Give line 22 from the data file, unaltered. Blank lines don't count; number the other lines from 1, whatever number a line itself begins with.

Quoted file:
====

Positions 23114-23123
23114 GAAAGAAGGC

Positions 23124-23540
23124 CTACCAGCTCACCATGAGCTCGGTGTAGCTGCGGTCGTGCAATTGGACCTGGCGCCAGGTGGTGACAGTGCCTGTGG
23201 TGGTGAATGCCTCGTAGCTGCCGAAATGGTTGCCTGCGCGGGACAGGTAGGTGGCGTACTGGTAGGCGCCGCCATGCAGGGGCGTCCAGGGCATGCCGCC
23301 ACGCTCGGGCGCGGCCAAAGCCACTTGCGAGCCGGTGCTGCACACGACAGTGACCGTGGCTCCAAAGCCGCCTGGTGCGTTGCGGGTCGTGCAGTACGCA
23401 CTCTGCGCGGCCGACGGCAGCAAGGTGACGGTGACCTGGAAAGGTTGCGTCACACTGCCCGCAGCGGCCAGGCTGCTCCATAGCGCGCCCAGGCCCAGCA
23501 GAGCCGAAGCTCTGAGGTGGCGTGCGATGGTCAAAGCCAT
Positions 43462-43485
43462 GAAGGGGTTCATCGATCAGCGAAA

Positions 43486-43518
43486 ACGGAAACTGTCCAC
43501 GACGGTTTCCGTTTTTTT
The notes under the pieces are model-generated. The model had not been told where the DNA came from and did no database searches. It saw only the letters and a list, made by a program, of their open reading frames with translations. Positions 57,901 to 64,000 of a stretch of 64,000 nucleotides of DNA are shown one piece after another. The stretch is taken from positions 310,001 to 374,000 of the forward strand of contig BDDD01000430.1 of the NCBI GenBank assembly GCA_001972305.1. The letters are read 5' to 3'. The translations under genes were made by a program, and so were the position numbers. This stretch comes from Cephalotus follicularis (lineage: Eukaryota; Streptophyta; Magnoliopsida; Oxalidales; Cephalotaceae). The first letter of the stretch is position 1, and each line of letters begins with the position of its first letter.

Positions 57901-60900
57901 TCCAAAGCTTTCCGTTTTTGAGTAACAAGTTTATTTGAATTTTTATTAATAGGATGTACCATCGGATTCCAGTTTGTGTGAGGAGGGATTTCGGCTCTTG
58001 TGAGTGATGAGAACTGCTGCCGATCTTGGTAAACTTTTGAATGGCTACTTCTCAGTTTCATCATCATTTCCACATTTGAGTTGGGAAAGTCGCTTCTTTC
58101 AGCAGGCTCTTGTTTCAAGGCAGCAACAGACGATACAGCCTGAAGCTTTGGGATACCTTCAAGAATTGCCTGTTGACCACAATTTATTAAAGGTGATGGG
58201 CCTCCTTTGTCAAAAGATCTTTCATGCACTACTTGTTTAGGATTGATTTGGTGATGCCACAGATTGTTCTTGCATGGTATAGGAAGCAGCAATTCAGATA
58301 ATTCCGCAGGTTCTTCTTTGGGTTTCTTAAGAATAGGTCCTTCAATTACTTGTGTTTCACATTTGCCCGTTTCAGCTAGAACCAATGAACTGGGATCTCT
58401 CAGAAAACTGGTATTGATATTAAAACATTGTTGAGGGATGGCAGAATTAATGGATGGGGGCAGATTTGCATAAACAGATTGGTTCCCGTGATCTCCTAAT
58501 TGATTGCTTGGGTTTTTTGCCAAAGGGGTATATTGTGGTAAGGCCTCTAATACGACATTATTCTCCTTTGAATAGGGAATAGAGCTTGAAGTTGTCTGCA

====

58501 TGATTGCTTGGGTTTTTTGCCAAAGGGGTATATTGTGGTAAGGCCTCTAATACGACATTATTCTCCTTTGAATAGGGAATAGAGCTTGAAGTTGTCTGCA